“Curriculum is not a syllabus we have to achieve at the end of the year, it is how do I make each child a better person.”

Dhruv

Meet Nandini, English teacher, The Riverside School (India).

Since you are here since 2001, can you tell us about the beginning of Riverside?

I met Kiran when she was just thinking about starting a school. I wasn’t a teacher, but she was looking for some particular mindset. At the beginning we were 7 teachers and 26 children. We had only one motto: do what is right for the child, that is the core of our the curriculum. Don’t make decision on what parents want or what other schools do.

That where the whole idea of Relevance, Relationship and Rigor came up. Relevance: the children need to know why they’re learning what they’re learning, nothing should be done because my teacher told me to. Relationship was also very important because when there is a strong relationship between teachers and students and parents, every decision you take is a joined decision. And rigor is always looking for excellence, not accepting mediocrity, and for children to take pride in their work. If we give them the feedback that a work is not enough, that a child can do better, he will try again for himself, no to impress anyone else, but so he can say: I did this.

We don’t want to be a school where children are successful only academically, but we want to make sure our students will add value to the world, we want to teach children to be more empathetic, be good human beings, be passionate and compassionate. Many children here come from privileged background, they have everything and it might make them a little self-centered. They have to open their eyes on the world and realize that everyone is not that lucky.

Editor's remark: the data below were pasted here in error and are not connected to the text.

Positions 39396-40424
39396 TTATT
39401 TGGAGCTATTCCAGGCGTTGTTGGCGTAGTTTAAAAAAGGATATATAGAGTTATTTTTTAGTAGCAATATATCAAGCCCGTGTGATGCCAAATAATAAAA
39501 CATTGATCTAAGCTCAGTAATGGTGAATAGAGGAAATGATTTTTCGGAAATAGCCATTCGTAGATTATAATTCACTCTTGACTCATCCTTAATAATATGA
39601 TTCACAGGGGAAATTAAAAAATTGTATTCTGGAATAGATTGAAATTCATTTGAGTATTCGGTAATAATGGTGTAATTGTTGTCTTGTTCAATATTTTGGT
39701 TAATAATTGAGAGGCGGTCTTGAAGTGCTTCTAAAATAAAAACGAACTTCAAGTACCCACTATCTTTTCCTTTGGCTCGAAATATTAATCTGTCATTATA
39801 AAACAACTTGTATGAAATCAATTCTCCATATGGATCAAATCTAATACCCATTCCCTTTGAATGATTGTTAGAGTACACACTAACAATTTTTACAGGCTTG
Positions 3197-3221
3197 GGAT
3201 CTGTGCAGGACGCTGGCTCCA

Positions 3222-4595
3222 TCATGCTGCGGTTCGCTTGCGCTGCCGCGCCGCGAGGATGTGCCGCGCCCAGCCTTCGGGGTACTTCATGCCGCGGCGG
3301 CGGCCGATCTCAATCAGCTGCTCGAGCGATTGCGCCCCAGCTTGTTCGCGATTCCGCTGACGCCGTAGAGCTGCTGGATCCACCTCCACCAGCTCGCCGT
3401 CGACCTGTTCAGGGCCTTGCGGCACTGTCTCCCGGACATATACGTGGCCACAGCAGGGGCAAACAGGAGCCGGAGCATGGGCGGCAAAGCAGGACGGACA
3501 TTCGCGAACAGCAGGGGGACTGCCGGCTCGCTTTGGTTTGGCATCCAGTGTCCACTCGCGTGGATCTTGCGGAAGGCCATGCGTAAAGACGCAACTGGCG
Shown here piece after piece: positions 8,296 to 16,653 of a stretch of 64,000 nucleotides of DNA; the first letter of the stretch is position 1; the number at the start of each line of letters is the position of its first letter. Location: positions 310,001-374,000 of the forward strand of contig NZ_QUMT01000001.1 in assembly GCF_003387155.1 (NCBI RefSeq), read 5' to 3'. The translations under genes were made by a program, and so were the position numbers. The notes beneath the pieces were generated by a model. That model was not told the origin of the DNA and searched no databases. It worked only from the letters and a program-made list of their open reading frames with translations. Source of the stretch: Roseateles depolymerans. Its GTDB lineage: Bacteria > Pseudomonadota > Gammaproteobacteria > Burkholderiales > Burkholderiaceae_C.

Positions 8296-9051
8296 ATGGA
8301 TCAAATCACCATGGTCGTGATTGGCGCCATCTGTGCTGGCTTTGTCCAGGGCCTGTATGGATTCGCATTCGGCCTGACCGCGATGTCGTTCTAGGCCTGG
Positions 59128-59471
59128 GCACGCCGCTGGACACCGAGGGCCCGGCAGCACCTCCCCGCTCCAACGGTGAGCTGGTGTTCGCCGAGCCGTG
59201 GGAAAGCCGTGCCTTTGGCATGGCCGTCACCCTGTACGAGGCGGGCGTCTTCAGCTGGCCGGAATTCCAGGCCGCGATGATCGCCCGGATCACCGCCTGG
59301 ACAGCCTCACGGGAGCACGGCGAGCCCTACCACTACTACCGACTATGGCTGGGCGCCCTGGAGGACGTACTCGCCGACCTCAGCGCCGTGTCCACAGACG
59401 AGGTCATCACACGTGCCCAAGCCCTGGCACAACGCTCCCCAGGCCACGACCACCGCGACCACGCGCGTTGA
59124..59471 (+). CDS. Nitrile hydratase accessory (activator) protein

How do you build character through your lessons ?

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Work on Narnia, exploring what is “courage”

I think literature is one of the best ways for this because there are characters in stories. Then you can draw parallel. We can ask children: Is it the right decision ? What would you have done ? So the first way to build character is to ask students: what is happening and how it is connected to you ?

But we also build character when we deal with how children behave during the session. What do you do when they are supposed to have made some readings and they haven’t ? How will you make it clear that you expect from them to be truthful ? How do you make feedbacks so that they can improve ? I’m always mindful about their attitude and I give them feedback about it.

How do you teach grammar ?

I’m still working on it! Couple of time per month we have session where we do only grammar. I’m trying to make that fun, turning into game, or a challenge. But I’m not so sure it helps them learn and remember.

Authentic learning experiences are crucial. Having them present their writing to someone else: writing letters, emails, reading aloud their stories. That is how children want to do a good job. The challenge is to know how much time you can or you need to give to that exercise. For instance we had a poetry session: the students have read different poems, each of them wrote a poem, them we made a scrutiny to select all together the best poems and give feedbacks, and the best poems were read in a café.

How would you define teaching ?

If a student looks forward to coming to class and goes home feeling that he’s learnt something new which make him more capable or a better person, then I have succeeded.

What or who inspired your teaching ?